Sakhalin Oblast

   An administrative region of the Russian Federation. Located within the Far Eastern Economic Region and Federal District, the oblast is comprised entirely of islands, including the Kuril Islands and Sakhalin Island. The elongated island of Sakhalin is nearly 1,000 kilometers from north to south, and only 150 kilometers at its widest point. Sakhalin’s closest neighbor is Khabarovsk Krai; the two oblasts are separated by less than 10 kilometers at the Strait of Tartary. A rail ferry connects Sakhalin Island to the mainland. Sakhalin Island and the Kurils are separated by the Sea of Okhotsk; the Sea of Japan washes the western shores of Sakhalin and the Pacific Ocean is to the east of the Kuril chain. The four southernmost islands of the Kurils are claimed by Japan; at their closest point, these islands are less than 10 kilometers from the island nation.
   The region covers an area of 87,100 square kilometers and has a population of 547,000. Though it is one of Russia’s least populous regions, it is highly urbanized with nearly 90 percent of the population living in cities. The regional capital is Yuzhno-Sakhalinsk (pop. 175,000); the city, as well as the southern half of Sakhalin Island, was under Japanese control from 1905 until 1946. Approximately 85 percent of the population is ethnic Russian; other minorities include Koreans and Ukrainians, as well as the indigenous Nivkhs and Oroks. Another autochthonous population, the Ainu, was deported to Japan after World War II. Sakhalin Island’s geography is dominated by numerous lakes and rivers, boreal forests, and two parallel mountain ranges separated by the Tym-Poronaiskaya Valley. The Kuril Islands are volcanic in nature, and 40 volcanoes are currently active. The oblast was created comparatively late in Soviet history when the Khabarovsk Sakhalin region was joined with newly acquired Japanese territory after World War II. Ethnic Japanese were deported from the region, while Koreans and some indigenous populations were allowed to remain.
   Despite its reputation as a budding destination for snowboarding and eco-tourism, the movement of foreigners within the oblast remains partially restricted by the Federal Security Service (FSB) and border control. The region is a key part of Russia’s fur trade, with large populations of bear, fox, sable, raccoon, ermine, and other animals. The Sea of Okhotsk and surrounding bodies of water are some of Russia’s richest fishing grounds. Sakhalin is also endowed with extensive natural resources, including oil, natural gas, coal, gemstones, and certain rare metals.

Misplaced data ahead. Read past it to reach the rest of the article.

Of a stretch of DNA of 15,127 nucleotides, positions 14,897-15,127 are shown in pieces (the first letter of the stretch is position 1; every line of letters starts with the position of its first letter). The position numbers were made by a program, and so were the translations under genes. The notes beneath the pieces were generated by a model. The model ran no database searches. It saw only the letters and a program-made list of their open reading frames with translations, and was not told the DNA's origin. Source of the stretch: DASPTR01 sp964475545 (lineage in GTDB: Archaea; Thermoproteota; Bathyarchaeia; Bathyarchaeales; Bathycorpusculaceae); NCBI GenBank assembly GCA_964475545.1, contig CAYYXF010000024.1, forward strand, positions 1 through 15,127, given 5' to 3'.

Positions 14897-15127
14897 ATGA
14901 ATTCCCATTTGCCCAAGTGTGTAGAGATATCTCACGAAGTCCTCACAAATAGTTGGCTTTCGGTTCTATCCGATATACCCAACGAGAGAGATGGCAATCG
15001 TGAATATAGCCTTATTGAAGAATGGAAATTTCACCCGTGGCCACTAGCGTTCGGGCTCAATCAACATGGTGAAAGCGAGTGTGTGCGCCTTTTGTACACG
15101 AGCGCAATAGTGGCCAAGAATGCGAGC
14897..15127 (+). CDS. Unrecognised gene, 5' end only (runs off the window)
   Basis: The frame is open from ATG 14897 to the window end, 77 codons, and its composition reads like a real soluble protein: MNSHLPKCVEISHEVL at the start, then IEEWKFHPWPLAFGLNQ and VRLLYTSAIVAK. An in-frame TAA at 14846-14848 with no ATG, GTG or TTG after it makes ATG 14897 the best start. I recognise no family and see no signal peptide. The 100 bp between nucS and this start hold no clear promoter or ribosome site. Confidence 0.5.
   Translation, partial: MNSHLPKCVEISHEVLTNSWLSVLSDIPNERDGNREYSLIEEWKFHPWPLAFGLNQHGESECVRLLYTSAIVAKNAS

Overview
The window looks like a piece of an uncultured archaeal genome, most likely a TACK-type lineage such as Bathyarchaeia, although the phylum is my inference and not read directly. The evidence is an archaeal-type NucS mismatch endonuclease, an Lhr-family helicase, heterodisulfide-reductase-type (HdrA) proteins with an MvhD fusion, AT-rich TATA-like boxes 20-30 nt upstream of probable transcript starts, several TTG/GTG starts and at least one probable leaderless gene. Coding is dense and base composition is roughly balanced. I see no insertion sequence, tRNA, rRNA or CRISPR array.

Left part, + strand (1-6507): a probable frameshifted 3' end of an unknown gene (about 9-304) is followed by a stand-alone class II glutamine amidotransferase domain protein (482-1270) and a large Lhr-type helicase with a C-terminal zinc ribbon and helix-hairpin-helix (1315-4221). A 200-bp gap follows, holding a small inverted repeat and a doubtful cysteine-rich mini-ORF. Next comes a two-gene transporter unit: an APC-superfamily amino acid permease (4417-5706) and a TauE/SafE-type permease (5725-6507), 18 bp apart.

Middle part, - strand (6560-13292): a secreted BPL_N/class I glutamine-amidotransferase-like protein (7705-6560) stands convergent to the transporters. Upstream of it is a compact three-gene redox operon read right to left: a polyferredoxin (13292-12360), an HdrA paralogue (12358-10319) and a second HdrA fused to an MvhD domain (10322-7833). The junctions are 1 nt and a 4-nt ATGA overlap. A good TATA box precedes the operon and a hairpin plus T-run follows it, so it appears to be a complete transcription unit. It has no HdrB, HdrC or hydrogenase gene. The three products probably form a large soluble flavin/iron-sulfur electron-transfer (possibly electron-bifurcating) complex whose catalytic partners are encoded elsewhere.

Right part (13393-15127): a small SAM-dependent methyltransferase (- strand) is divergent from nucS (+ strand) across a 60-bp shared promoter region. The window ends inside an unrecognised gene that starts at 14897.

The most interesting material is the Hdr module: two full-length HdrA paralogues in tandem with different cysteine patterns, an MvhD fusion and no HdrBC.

Hydrocarbons account for more than half of the region’s industrial output. In addition to the energy complex and fishing, forestry is also a major local industry. Most agriculture is conducted on the family or village level. Due to its location in the northern Pacific Rim, the region is well situated for foreign trade; air links connect the region to Japan, South Korea, and the United States. The region has two international schools, the Russian-American Business Education Center and the Russian-American School of Business Management of Portland State University.
   A significant number of foreign companies have invested in the oblast, including Exxon Mobil (U.S.), Mitsui (Japan), and the Oil and Natural Gas Corporation Ltd. (India). In recent years, Gazprom has muscled its way into the region, buying majority stakes in development projects such as the Sakhalin-2 oil and gas project. Due to preferential treatment of Gazprom by the Kremlin, foreign corporations such as BP and Royal Dutch Shell have been faced with difficult operating conditions. Despite the wealth generated by the energy industry, much of the local population remains mired in poverty, and unemployment remains a problem.
   Igor Farkhutdinov governed the oblast from 1995 until his death in a helicopter accident in 2003. On his watch, the oblast signed a power-sharing treaty with Boris Yeltsin’s federal government in 1996. He was a strong supporter of production-sharing agreements with foreign oil companies, which facilitated the development of the region’s ample natural resources under a free-market-type economic regime. Farkhutdinov sought to maintain vibrant economic relations with Japan during his tenure, despite controversy over the Kuril Islands following Vladimir Putin’s rise to power.
   Farkhutdinov was succeeded by Ivan Malakhov, who won reelection in late 2003. Malakhov’s policies attracted even greater levels of foreign investment, particularly in the field of mineral extraction; however, he proved to be a less effective defender of foreign firms’ interests vis-à-vis Moscow than his predecessor. He stepped down amid Putin’s criticism of his handling of the aftermath of a 2007 earthquake in southern Sakhalin Island. Putin appointed the mayor of the northern Sakhalin town of Okha, Aleksandr Khoroshavin, to replace him. Since taking office, Khoroshavin has courted Japanese investment in the Kuril Islands’ special economic zone.

Historical Dictionary of the Russian Federation. . 2010.

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